Radiotherapy and radionuclide therapy

Radiotherapy is a highly effective method of alleviating many of the symptoms of advanced prostate cancer. It can be used to relieve bone pain (”radiotherapy for pain”) or symptoms such as blockage of the urinary flow and hematuria (blood in the urine). The most common indication for radiotherapy in advanced prostate cancer is the treatment of painful metastases or metastases that compress the nerves of the spinal cord. In contrast to radical radiotherapy, palliative radiotherapy to alleviate symptoms is usually administered in a series of 1 to 10 treatments, or fractions, so that the treatment is provided within 1 to 10 days. Radiotherapy is provided as outpatient care at the radiotherapy ward of the HUCH Cancer Center (0 floor).

In radionuclide therapy, the patient is given a radioisotope compound (radionuclide). The therapy is provided at the Cancer Center radioisotope unit (3rd floor) as intravenous injections, either as a single treatment or as a series of injections. Therapies using samarium-153 (Sm-153) or radium-223 (Ra-223) are used for the treatment of prostate cancer. Sm-153 therapy is usually completed as a one-time treatment and is effective for treating widespread pain.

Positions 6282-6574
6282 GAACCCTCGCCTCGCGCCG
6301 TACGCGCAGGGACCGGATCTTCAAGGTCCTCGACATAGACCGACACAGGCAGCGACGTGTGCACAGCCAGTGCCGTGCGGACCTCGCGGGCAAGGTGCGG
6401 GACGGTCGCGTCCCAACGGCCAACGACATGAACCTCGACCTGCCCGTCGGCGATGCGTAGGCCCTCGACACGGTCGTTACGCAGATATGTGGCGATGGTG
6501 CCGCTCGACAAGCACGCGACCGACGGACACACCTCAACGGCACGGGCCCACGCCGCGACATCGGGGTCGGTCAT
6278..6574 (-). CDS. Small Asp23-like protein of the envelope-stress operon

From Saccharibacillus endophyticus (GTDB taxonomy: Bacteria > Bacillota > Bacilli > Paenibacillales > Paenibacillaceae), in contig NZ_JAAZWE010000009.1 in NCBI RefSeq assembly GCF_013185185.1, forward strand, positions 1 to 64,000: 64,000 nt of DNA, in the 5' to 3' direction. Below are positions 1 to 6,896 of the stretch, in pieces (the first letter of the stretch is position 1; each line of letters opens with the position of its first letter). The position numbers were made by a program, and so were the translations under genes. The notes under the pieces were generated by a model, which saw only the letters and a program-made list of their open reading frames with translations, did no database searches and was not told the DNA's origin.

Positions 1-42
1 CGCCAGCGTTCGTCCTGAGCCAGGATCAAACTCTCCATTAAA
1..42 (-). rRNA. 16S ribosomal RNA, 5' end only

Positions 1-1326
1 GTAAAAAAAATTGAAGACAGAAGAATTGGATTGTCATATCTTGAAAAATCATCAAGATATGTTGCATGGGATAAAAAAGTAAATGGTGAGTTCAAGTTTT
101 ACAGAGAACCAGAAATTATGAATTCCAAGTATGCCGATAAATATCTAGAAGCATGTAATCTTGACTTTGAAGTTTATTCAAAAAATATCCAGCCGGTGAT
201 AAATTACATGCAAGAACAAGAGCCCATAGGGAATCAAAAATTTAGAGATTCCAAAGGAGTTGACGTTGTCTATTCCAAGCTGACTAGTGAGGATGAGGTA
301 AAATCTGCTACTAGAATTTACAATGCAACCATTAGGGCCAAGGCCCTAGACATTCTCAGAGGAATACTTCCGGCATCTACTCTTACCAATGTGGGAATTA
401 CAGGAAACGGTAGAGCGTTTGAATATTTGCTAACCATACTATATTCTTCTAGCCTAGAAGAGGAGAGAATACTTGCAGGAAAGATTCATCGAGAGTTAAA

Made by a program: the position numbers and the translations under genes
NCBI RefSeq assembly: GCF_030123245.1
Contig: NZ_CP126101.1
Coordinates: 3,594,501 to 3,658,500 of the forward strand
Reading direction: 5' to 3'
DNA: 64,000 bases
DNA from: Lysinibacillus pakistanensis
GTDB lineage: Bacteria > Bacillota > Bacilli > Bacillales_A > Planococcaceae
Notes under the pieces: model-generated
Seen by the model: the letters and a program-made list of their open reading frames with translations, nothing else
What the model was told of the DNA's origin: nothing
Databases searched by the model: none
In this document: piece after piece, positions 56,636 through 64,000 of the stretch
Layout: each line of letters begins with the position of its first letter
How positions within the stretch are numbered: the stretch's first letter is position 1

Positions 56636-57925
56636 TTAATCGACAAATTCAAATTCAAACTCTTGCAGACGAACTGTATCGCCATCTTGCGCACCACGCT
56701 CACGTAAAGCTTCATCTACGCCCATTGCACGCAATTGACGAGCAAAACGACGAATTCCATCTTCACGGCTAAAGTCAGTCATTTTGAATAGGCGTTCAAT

A possible side effect is bone marrow suppression, a slowly reversible condition in which the patient’s red blood cell and/or white blood cell and platelet counts decrease. Ra-223 therapy is a new form of therapy in which the patient receives 6 treatments at 4-week intervals. One treatment session only takes a few minutes. Ra-223 is a short-range alpha emitter, which does not cause exposure to radiation in the environment and has only a minor effect on the bone marrow. Like Sm-153 therapy, Ra-223 therapy provides long-term relief from pain. It has also been shown to prolong average survival.

 Counseling by phone


Radiotherapy Ward, Office
tel. (09) 471 73245, Mon–Fri 8 am to 4 pm

Radiotherapy Ward, nurse in charge of referrals
tel. (09) 471 76180, Mon–Fri 9 am to 11 am